– hearts united in the Dunkeld Corner of the Lord’s Vineyard
by Mary O’Duffin
As I sit here writing this message, through the window, my garden is lit by dappled sunlight and the birdsong is louder than I ever remember it. Such is the sound of Monday morning at the end of Week 4 in lockdown with all four adults in the house busy in their office corners. It is hard to believe from this setting of isolation that our hospitals and health workers are under such pressure. It is only the gradual filtering of the tragic news of illness and death through the news that we realise how deep is the need of the world for our prayers of intercession.
My family, like many of yours, has journeyed through an array of practical challenges and emotional upheaval in this Covic19 health emergency. The separation from family and friends, and even the loss of routine encounters with casual acquaintances has had a greater impact than any of us could have imagined. Trips to the Supermarkets involve lengthy queues with social distancing. The highlight of most days is the hour of daily exercise. There is so much that is missing from our lives…
News of illness and sadly, deaths are worsened by the limitations of personal contact and restrictions on attendance at funerals. We bear all these situations in our hearts and prayers.
The strangest and most palpable and distressing change for us as Catholics is the lack of public masses, devotions, confessions and gathering as a community.
The sense of longing and loss is eased a little by the opportunity to pray the mass through online connections. Eucharistic adoration and morning and evening prayer give us a sense of routine and connection. Spiritual communion has become a regular solace but as Pope Francis reminds us this situation is only for the time of emergency and we will truly rejoice when we can once more participate fully in the Sacraments and experience the unity and belonging in Real Presence with the Eucharist and each other.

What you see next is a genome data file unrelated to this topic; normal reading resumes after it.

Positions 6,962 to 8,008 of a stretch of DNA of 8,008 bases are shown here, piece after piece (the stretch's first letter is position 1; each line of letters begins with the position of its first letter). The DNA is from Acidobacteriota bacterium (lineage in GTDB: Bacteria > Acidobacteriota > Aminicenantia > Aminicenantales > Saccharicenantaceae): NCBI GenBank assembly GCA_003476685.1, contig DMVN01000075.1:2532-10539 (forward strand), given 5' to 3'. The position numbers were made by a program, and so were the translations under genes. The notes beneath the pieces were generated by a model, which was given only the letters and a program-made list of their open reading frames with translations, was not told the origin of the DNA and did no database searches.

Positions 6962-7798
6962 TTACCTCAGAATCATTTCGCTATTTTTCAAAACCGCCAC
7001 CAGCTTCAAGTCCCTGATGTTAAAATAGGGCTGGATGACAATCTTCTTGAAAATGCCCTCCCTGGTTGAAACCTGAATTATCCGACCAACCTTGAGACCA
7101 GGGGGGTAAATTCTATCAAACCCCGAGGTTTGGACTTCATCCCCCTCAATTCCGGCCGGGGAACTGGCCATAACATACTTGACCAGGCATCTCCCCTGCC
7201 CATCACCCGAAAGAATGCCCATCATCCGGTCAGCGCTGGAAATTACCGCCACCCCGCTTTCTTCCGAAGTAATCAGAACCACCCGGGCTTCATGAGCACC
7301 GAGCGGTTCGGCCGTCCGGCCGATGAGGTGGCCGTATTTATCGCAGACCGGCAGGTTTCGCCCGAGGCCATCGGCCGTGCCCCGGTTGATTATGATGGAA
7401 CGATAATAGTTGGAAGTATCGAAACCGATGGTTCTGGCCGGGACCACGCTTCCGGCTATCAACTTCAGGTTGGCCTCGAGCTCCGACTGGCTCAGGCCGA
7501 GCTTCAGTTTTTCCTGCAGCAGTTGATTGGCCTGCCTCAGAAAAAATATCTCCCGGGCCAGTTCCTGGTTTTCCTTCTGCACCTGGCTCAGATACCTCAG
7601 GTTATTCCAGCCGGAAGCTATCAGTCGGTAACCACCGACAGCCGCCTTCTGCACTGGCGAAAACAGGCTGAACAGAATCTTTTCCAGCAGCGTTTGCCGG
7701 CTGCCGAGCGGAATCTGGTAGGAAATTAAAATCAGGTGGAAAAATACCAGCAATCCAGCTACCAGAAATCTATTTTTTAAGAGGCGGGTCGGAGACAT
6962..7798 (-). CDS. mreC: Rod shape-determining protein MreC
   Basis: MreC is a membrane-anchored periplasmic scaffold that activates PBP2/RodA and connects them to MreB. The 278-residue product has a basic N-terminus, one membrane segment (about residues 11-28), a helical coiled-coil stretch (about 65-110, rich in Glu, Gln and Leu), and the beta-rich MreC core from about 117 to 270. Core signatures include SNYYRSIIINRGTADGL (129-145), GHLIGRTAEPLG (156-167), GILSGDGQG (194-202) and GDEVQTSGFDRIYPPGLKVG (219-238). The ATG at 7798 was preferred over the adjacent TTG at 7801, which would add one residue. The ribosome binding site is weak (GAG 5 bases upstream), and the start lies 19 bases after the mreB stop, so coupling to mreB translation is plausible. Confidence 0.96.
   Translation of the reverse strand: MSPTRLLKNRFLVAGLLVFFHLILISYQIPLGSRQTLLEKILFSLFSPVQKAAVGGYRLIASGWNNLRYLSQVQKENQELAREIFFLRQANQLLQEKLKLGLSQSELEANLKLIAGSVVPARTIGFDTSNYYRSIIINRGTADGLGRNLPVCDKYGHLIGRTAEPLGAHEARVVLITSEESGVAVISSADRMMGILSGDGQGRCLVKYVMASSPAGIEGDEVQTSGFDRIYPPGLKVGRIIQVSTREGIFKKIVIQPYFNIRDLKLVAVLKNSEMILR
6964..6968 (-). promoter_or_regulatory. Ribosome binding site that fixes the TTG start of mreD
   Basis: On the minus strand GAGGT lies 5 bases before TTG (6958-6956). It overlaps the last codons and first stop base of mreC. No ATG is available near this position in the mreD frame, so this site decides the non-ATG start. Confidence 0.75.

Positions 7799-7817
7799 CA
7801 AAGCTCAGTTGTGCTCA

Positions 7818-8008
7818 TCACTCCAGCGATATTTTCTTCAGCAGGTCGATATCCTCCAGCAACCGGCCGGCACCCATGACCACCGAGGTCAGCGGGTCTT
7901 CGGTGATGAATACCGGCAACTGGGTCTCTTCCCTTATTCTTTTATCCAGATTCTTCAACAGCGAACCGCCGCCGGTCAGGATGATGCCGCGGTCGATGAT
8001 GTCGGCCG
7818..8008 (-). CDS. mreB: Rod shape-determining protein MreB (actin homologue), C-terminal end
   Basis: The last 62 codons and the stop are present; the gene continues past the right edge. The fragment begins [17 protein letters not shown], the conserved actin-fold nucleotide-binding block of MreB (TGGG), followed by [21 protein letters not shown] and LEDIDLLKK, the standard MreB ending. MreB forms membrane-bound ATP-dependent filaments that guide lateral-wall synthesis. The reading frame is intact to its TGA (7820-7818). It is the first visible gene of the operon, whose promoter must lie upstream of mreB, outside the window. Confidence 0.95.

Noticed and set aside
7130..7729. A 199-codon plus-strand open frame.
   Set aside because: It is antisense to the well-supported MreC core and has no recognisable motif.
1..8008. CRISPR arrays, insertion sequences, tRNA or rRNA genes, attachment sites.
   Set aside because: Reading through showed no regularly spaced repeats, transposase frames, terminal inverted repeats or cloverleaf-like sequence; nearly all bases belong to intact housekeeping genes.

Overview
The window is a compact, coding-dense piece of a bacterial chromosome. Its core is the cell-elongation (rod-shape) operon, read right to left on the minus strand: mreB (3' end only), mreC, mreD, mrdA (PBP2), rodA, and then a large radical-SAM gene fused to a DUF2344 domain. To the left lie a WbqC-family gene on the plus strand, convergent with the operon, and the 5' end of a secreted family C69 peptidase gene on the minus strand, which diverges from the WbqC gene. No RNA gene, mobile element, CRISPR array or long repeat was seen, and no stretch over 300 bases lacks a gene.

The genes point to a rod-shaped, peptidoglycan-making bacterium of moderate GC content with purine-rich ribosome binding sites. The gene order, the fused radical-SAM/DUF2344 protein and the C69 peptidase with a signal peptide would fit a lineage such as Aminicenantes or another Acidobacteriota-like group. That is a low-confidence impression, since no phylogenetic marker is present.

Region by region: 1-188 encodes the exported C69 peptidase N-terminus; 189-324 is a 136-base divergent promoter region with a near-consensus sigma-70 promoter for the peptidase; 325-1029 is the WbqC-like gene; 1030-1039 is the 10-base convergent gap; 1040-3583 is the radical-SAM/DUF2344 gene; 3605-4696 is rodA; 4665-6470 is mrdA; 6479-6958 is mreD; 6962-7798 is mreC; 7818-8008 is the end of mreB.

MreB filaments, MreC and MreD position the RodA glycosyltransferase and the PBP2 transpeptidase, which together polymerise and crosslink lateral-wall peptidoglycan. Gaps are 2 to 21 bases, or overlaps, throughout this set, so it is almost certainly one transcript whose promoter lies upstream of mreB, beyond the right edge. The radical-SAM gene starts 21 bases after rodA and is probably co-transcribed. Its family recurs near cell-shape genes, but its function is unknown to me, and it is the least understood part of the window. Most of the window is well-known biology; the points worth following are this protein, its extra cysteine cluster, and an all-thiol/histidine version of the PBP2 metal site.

Many of you will be juggling finances, job insecurity, home education of children and concern for family members and friends who you cannot be with. Our faith teaches us that God is present to us especially in times of hardship and trial, if we open ourselves to receive his grace. In the midst of darkness there is light, in suffering, comfort, in the face of despair, hope. God is very near.
There are real sacrifices, great and small in our day-to-day lived experience. And it is likely that these will continue for some weeks to come. What graces should we pray for in order to rise to the current and future challenges?
My family has gradually adapted to the pattern of setting for meals and conversation three times a day. Our daily exercise has become a treat that is never missed – and a regular pattern of going out blows away the cobwebs and anxiety of being home all day. My two grown-up sons, (one here accidentally from London when Lockdown was announced and now working remotely) support their girlfriends, in lockdown very far away, and we all have to be patient with one another in the resulting tides of emotion. Never have prayers been so heartfelt or so direct.
We are also grateful for simple pleasures… the smell of coffee or the weekly ringing of bells and applause for our essential workers. Neighbours are collecting duvet covers to run up as scrubs, and elderly neighbours have their shopping delivered through the local Whatsapp group. Packets of biscuits are left out for refuse collectors and postmen. Never has life felt so precarious and yet so precious.
My middle son has got engaged in the midst of all the turmoil and that has meant for some hilarious attempts at Zoom conferencing. We long for the Summer of 2021 when family and friends can gather and celebrate, please God. I also had the privilege of accompanying a young friend to hospital for the birth of her fifth child. Life continues in the midst of the illness and death. The providence of God continues in the world and the Holy Spirit calls forth generosity, compassion and kindness in the hearts of all.
I heard someone say that the Churches are not closed, but rather deployed. It is a comforting thought…
Perhaps, as you live through the pain, strangeness, loneliness or monotony of self-isolation, this Examen will help you to use the time wisely:
- What are you grateful for today?
- Who are you checking on and connecting with today?
- What expectations of “normal” are you letting go of today?
- How are you getting outside today?
- How are you moving your body today?
- What beauty, truth and goodness are you creating, cultivating or inviting today?
- Can you bring this in prayer to The Risen Lord, and talk to him as one friend speaks to another?
- May God bless you in your staying home and your going out.
- May you discover the consoling love of the Risen Christ in your relationships and trials.
- May we all be delivered from this time of pandemic, more generous, more grateful and more willing to serve our brothers and sisters.
Rejoice! The Lord has risen as he said! Alleluia! Alleluia!